Armed forces have mounted an onslaught against pro-Russian separatists in a bid to gain control over the area where a Malaysia Airlines plane was downed earlier.
The intensifying clashes prompted a postponement of a trip to the site by Dutch and Australian police officers, who had planned to search for evidence and the remaining bodies.
In Washington, the State Department released satellite images which it said show that Russia has fired rockets more than seven miles into Ukraine.
Ukraine's National Security Council said government troops had encircled Horlivka, a key rebel stronghold, and that there had been fighting in other cities in the east.
A column of Ukrainian tanks had entered the town of Shakhtarsk, 10 miles west of the site of the Boeing 777 crash.
Fighting was also taking place in Snizhne and Torez, the two nearest towns to the crash site.
Flight MH17 was shot down with a surface-to-air missile over eastern Ukraine on July 17, killing all 298 people on board.
And yesterday it emerged that the parents of a woman who died on the flight travelled from Perth, Australia, to honour their daughter at the crash site.
Jerzy Dyczynski and Angela Rudhart-Dyczynski, parents of 25-year-old Fatima, crossed territory held by pro-Russian rebels.
They last spoke to Fatima shortly before she boarded the flight for Kuala Lumpur in Amsterdam on July 17.
Mrs Rudhart-Dyczynski said: "We have promised our daughter we will come here."
Her husband added that his daughter "was for peace. She will be forever for peace".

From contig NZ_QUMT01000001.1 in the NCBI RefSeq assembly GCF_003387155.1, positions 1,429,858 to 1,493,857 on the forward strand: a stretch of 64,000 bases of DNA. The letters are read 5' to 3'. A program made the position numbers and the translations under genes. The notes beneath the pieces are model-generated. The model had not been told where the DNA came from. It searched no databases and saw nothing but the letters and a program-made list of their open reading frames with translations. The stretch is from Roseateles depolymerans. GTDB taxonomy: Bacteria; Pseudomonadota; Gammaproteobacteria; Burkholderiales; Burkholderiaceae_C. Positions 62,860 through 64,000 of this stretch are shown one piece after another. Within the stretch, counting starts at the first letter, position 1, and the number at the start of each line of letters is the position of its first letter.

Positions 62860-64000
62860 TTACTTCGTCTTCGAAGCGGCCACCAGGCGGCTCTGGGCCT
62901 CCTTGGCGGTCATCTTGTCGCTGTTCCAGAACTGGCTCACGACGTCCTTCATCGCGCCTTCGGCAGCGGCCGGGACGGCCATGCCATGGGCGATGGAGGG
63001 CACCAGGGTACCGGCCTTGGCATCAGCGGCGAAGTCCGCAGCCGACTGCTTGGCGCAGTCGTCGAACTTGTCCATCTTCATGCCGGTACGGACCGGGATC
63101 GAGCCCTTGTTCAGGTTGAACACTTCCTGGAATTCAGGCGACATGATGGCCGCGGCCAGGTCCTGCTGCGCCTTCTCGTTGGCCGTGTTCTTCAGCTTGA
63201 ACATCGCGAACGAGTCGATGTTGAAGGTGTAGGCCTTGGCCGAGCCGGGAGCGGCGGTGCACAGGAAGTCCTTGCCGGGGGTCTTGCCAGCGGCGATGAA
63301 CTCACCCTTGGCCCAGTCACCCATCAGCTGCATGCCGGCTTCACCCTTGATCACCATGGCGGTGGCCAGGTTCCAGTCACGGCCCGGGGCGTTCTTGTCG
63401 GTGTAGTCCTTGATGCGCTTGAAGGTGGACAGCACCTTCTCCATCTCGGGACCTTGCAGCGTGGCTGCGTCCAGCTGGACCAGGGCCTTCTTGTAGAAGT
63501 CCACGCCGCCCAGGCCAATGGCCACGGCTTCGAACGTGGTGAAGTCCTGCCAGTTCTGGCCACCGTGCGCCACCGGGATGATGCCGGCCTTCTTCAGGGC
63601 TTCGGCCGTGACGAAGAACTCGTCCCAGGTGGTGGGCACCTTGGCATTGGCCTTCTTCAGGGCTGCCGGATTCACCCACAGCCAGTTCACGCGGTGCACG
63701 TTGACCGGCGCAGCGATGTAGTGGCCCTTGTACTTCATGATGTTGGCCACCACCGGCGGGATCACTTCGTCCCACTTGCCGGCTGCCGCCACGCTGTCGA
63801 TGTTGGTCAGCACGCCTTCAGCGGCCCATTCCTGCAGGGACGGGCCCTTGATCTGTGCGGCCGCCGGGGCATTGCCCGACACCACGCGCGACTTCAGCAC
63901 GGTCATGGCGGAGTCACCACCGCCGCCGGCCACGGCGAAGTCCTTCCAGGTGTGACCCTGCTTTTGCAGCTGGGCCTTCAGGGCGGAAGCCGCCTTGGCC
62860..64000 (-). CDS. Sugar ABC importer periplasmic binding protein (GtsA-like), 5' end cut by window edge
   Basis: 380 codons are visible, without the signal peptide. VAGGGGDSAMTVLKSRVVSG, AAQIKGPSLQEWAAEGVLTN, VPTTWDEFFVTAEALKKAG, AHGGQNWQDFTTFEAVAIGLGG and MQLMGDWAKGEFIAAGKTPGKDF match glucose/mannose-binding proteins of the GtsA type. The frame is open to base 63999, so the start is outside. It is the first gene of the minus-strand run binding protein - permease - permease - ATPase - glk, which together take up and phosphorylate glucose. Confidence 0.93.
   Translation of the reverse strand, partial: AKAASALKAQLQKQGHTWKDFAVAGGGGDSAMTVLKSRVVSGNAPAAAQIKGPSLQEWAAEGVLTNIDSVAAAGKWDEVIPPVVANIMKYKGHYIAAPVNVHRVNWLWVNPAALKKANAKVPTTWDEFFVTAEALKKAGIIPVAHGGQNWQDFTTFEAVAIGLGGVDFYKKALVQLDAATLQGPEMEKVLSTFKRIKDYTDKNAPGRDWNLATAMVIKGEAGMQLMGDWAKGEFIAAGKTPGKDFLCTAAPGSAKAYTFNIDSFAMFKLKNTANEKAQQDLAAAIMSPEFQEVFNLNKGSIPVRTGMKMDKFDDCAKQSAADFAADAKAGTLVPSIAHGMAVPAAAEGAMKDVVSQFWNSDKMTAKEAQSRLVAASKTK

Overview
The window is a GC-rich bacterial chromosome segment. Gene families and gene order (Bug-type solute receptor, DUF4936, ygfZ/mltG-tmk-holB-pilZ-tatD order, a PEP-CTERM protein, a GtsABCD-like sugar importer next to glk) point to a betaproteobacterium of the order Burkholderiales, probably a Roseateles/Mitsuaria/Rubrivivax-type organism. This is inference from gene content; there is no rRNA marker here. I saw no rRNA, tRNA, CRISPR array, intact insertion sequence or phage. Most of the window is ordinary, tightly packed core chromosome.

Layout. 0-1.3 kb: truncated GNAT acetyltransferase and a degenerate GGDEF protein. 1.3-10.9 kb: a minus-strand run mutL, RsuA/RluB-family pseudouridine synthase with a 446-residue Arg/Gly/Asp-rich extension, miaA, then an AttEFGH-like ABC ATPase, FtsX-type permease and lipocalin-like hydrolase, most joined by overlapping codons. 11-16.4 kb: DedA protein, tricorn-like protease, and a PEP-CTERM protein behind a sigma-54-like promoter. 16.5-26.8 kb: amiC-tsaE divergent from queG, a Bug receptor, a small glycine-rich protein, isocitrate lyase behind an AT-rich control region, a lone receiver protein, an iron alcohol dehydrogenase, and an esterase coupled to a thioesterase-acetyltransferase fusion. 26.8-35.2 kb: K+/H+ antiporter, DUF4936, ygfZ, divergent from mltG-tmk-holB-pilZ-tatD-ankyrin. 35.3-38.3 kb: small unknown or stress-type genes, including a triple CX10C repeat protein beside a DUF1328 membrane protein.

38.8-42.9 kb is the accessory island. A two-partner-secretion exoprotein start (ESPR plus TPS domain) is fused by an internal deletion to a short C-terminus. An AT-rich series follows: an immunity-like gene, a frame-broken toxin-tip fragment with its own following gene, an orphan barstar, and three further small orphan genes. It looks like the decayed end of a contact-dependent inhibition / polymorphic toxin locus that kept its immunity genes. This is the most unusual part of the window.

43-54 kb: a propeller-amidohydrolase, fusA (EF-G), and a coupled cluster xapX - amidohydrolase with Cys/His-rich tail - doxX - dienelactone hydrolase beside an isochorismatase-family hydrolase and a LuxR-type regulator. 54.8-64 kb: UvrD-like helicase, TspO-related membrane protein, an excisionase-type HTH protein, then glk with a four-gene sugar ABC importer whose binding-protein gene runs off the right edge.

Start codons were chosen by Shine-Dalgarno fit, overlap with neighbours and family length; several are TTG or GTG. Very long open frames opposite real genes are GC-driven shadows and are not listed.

The government accused rebel forces of firing rockets yesterday on residential apartment blocks in Horlivka, in what they said was an attempt to discredit the army and whip up anti-government sentiment.
The separatist self-declared "Donetsk People's Republic" has accused the army of being responsible for that and other rocket attacks in nearby cities.
The Donetsk regional government – which is loyal to Kiev and based elsewhere since rebels took over the area – said in a that at least 13 people, including two children aged one and five, were killed in fighting in Horlivka. It said another five people were killed as a result of clashes in a suburb north of Donetsk.
New York-based Human Rights Watch last week condemned what it said was the Ukrainian government forces' practice of using unguided rockets in populated urban areas.
Liberia: An American doctor is receiving medical treatment after he was infected with the deadly Ebola virus while treating patients in the West African nation, a spokeswoman for an aid organisation said.
Dr Kent Brantly was in a stable condition, talking with his doctors and working on his computer while receiving care at a hospital in Liberia’s capital Monrovia, said Melissa Strickland of North Carolina-based Samaritan's Purse.
She cautioned that Dr Brantly is “not out of the woods yet”. She said patients have a better chance of survival if they receive treatment immediately after being infected, which he did.